Neodymium Implants, Florida? | Connect | Forum
July 11, 2013
June 4, 2013
I don't know of anyone specifically in the Tampa, FL area, but some piercers will do it. The important thing is to make sure that the magnet is properly coated. I got my magnet from SuperMagnetMan.com. I performed the implant myself, but I would not recommend doing that unless you have done a lot of research on your own and are aware of the risks involved. If you are in the Charlotte, NC area please look me up. I'd be glad to help in any way I can. You could also go to the Steve Haworth site and see if he will be in the Tampa area any time soon.
Hi mikemow95, welcome to the forum. I'm afraid i don't know any modification artists in your area, but if you are willing to travel there are plenty who offer this procedure, and as mentioned some who travel.
mkabala – That site has some interesting bits! What magnet did you go for and how did you perform the procedure?
The only people i know of who supply magnets manufactured as suitable for implantation are Steve Haworth or Samppa Von Cyborg. Both of whom use silicone coating, with a neodymium core as other forms corroded the magnet after time and led to complications previously.
I'd be interested in hearing more about your implant, research and decision process.
June 4, 2013
@Oakbear, I got the Disc – D1005A magnet. This magnet was actually added to inventory at the request of someone from the biohack.me forum. It is a 1mm thick x 3mm diameter disk magnet optimized for implanting in the finger. N52 refers to the magnet's strength. It is greater than that of most magnets, producing a strong magnet in a small size. The best feature about this magnet is its Parylene C coating, which is superior to the silicone coating used on Steve Haworth's original magnets. Parylene C is a microscopic coating applied via vapor deposition. This results in a surface that completely closes all gaps, preventing contact between the magnet and the body tissue in which it is implanted. It was gaps in the silicone coating that caused Haworth's initial magnets to fail.
I performed the procedure using a Z-series X-Acto knife and superglue. I covered the tabletop I was using with sterile gauze and thoroughly washed both hands. I soaked the magnet and knife in 91% alcohol prior to the procedure. I started out by placing a few ice cubes inside a plastic sandwich bag and allowing them to melt to the point where the ice was surrounded by water. I then applied this ice bag to my finger tip until the pain from the cold subsided and the surface of the finger tip became numb. I wiped the area with a sterile alcohol wipe. Then I made as small an incision as possible with the X-Acto knife, using the tip of the knife to make a pocket in the skin for the magnet. The target position was just below the subcutaneous fat and just off-center to the finger to allow using the finger for gripping without the magnet interfering. The pocket went far enough into my finger that I was able to close the incision without having to worry about the magnet coming back out. I used a toothpick to push the magnet in place, taking care not to touch the tip of the toothpick with my hand. This posed a greater risk of infection, but got around the problem of the magnet clinging to the tool.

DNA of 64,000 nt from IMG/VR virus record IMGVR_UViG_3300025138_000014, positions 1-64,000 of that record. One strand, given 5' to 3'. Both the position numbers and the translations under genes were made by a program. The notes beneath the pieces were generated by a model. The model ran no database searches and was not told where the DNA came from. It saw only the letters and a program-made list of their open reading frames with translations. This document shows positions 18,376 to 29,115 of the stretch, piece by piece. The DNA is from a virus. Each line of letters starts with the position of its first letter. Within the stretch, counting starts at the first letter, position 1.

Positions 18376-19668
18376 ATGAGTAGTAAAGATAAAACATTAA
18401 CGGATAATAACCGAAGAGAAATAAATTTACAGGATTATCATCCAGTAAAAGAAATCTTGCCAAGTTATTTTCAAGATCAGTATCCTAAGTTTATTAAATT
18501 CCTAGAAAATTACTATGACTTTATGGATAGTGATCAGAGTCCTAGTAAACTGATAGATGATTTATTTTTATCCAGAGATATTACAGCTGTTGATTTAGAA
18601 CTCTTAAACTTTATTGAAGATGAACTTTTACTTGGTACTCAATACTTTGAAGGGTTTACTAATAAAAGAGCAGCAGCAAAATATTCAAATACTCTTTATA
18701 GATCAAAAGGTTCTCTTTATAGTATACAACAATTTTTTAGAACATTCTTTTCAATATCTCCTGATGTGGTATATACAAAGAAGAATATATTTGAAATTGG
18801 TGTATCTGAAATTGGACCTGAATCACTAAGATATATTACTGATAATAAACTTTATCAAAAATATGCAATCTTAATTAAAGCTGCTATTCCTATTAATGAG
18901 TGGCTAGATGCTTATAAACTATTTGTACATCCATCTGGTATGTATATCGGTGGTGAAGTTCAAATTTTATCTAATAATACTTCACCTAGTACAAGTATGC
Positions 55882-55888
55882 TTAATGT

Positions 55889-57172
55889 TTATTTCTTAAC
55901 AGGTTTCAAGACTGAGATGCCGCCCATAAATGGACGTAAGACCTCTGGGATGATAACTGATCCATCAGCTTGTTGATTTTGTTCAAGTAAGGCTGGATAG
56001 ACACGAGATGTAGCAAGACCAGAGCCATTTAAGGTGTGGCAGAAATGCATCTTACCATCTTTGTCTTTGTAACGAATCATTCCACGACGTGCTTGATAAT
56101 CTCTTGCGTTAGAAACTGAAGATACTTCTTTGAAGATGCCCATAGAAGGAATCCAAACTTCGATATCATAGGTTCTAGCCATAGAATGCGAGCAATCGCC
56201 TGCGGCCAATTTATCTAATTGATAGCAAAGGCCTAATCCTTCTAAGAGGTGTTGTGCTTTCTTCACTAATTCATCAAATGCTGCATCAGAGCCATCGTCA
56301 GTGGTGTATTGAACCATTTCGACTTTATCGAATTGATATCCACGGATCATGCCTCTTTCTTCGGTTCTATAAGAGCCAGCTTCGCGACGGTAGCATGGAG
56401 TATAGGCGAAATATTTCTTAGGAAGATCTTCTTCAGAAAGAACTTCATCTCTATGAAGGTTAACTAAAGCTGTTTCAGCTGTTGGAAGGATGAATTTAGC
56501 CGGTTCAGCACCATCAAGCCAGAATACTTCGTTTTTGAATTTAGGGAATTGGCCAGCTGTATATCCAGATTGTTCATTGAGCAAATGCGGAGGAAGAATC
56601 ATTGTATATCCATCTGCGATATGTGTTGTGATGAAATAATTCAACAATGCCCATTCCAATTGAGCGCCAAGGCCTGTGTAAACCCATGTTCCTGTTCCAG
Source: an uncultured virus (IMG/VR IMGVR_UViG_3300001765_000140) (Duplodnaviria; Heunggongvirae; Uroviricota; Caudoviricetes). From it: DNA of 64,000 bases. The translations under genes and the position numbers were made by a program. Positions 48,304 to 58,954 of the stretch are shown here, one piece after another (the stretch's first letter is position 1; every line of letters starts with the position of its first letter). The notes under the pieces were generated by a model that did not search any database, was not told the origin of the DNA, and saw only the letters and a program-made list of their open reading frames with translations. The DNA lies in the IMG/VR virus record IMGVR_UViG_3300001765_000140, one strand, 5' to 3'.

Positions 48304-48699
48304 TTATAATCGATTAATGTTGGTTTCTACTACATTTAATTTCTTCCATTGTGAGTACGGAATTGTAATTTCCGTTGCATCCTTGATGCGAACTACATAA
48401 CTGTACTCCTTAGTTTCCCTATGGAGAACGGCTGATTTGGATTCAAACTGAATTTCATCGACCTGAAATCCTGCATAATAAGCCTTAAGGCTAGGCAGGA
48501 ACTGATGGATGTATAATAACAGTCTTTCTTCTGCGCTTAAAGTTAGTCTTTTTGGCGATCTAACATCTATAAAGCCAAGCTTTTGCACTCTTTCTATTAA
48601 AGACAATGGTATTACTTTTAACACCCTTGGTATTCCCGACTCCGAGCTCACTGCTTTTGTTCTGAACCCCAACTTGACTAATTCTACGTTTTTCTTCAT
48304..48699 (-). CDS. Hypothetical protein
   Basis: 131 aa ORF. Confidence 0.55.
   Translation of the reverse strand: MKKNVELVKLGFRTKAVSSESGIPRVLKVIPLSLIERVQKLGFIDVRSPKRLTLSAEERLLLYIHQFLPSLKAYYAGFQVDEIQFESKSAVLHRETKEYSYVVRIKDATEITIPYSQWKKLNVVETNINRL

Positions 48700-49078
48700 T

Once the magnet was in place, I wiped my finger with sterile gauze, squeezed the incision closed, and applied superglue over the cut, taking care not to get superglue inside the wound. I held the cut closed while the glue dried. The bleeding was much less than I expected due to the use of the ice. I placed a second magnet on my skin to keep the implanted one in place. After the superglue dried, I applied a Band-Aid.
I removed the magnet the following morning to allow blood to reach the skin just over the implant. Aftercare included keeping the incision closed with superglue, reapplying as necessary, and then applying antibiotic ointment and a fresh Band-aid. This regimen was repeated twice daily for 10 days.
The implant has been in for months now. The wound has completely healed and the skin around it has returned to normal.
In hindsight, I would recommend using a sterile, single-use scalpel instead of the X-Acto blade. The Z-Series blade was definitely sharp enough, but the risk of infection is much greater. Sterile scalpels can be purchased online without a medical or veterinary license. I would also recommend applying betadine solution to the are of the incision prior to making the incision. It is what they use in the doctor's office and much better than alcohol for sterilizing the skin.
Thank you so much for sharing that, it was very informative.
I have been interested in the Parylene c coating for a while, as it seems promising, but no modification suppliers use it as yet.
As you note your sterility was lacking, but all ended well. If you, or indeed anyone, would like advice on improving sterility in procedures feel free to ask. It sounds like you have some ideas for next time though.
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